How to Overcome the Effects of Stress on Digestion
In practice, I consistently encounter people who live a high-stress life and frequency report that digestive function is suboptimal or distressing. As I hear their concerns, I cannot help but pursue options which can improve one’s tolerance to stress while directly supporting healthy digestive function.*
- Manage stress with appropriate lifestyle modifications (Each patient has their own optimal lifestyle prescription to manage stress but ultimately, it comes down to sleep, relaxation techniques, remaining well-nourished, and attitude factors. Mindful meditation is a powerful option, which demonstrates improved responses to stressful stimuli.)11
- Modulation of the stress response with adaptogenic herbs*12,13
- Support of healthy circadian cycles and promotion of sleep14,15
- Support motility with ginger,16 artichoke,17 D-limonene,18 and 5-HTP*19
- Intestinal mucosa support with L-Glutamine20 and N-Acetyl D-Glucosamine*21
- Support cytokine balance with EPA, DHA,22 and curcumin*23
Promoting healthy stress tolerance and optimal GI function can be difficult. I have found that prioritizing the aspects of digestion based on individual needs has resulted in consistently positive outcomes in my patients. Resources such as the Gastrointestinal Restoration Program provide me with a foundation to guide my recommendations and help me to prioritize aspects which are most important to an individual’s plan. Integrating this program into my practice was effortless and rounded out my supplement recommendations to address patients’ different needs.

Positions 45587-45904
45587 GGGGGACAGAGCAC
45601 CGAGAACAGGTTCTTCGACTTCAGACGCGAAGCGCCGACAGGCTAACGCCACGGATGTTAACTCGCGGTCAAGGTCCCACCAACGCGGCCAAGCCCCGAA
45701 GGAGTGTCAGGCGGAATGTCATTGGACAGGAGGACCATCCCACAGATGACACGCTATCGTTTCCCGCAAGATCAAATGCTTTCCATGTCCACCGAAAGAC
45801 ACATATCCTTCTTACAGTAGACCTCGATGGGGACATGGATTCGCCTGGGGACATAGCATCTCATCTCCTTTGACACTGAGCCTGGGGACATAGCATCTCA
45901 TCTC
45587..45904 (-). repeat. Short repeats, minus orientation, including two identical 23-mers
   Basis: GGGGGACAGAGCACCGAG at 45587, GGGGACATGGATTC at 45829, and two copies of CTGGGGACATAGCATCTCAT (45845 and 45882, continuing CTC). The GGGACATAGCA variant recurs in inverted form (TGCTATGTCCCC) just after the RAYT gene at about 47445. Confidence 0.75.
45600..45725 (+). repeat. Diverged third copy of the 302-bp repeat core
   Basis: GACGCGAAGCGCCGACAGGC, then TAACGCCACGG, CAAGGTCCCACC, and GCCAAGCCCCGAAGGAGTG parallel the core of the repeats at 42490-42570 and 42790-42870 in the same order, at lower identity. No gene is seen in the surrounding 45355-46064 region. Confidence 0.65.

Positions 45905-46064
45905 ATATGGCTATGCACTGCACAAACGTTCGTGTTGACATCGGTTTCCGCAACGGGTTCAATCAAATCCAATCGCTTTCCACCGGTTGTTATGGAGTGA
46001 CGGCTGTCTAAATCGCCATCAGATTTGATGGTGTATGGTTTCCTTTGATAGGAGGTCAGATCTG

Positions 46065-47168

- Hall JE et al. Guyton and Hall textbook of medical physiology. 10th ed. Philadelphia , PA: Saunders; 2004.
- Zheng G et al. Neurogastroenterol Motil. . 2013;25(2):e127-39.
- Takeichi M. J Cell Biol. 2006 Jan 30;172(3):321-3.
- Anderson JM. Ann N Y Acad Sci. 2009 May;1165:7-9.
- Wiles TJ et al. PLoS Biol. 2016 Jul;14(7): e1002517.
- Chang Y-M et al. Expert Rev Gastroenterol Hepatol. 2014;8(6):583-5.
- Reed DE et al. Neurogastroenterol Motil.. 2016 Apr;28(4): 569-80.
- Buckley MM et al. J Physiol. 2014;592(Pt 23):5235-50.
- Chrousos et al. Endotext [Internet]. South Dartmouth (MA): MDText.com, Inc.; 2000-. Available from: https://www.ncbi.nlm.nih.gov/books/NBK279071.
- Ali T et al. World Journal of Gastroenterology : WJG. 2013;19(48):9231-9.
- Gotink RA et al. 8-week Mindfulness Based Stress Reduction. Brain and Cognition. 2016 Oct;108:32-41. doi: 10.1016/j.bandc.2106.07.001.
- Pratte MA et al. J Altern Complement Med.. 2014;20(12):901-8.
- Jyoti S et al. Methods Find Exp Clin Pharmacol. 2007 Jul-Aug;29(6):411-6.
- Kolbe I et al. Int J Endocrinol. 2015;2015:693204.
- Konturek PC, Brzozowski T, Konturek SJ. Gut clock: implication of circadian rhythms in the gastrointestinal tract. J Physiol Pharmacol. 2011;62:139–50.
- Hu M-L et al. World J Gastroenterol. 2011 Jan 7;17(1):105-10.
- Lazzini S et al. Eur Rev Med Pharmacol Sci. 2016;20(1):146-9.
- Sadraei H et al. Res Pharm Sci. 2015 Mar-Apr;10(2):109-16.
- Sanger GJ et al. Eur J Pharmacol. 1986 Aug 15;127(3):179-85.
- Wang B et al. Amino Acids. 2015 Oct;47(10):2143-54.
- Salvatore S et al. Aliment Pharmacol Ther. 2000;14(12):1567-79.
- Calder PC. Biochim Biophys Acta. 2015 Apr;1851(4):469-84.
- Sahebkar A et al. Pharmacol Res. 2016 May;107:234-42.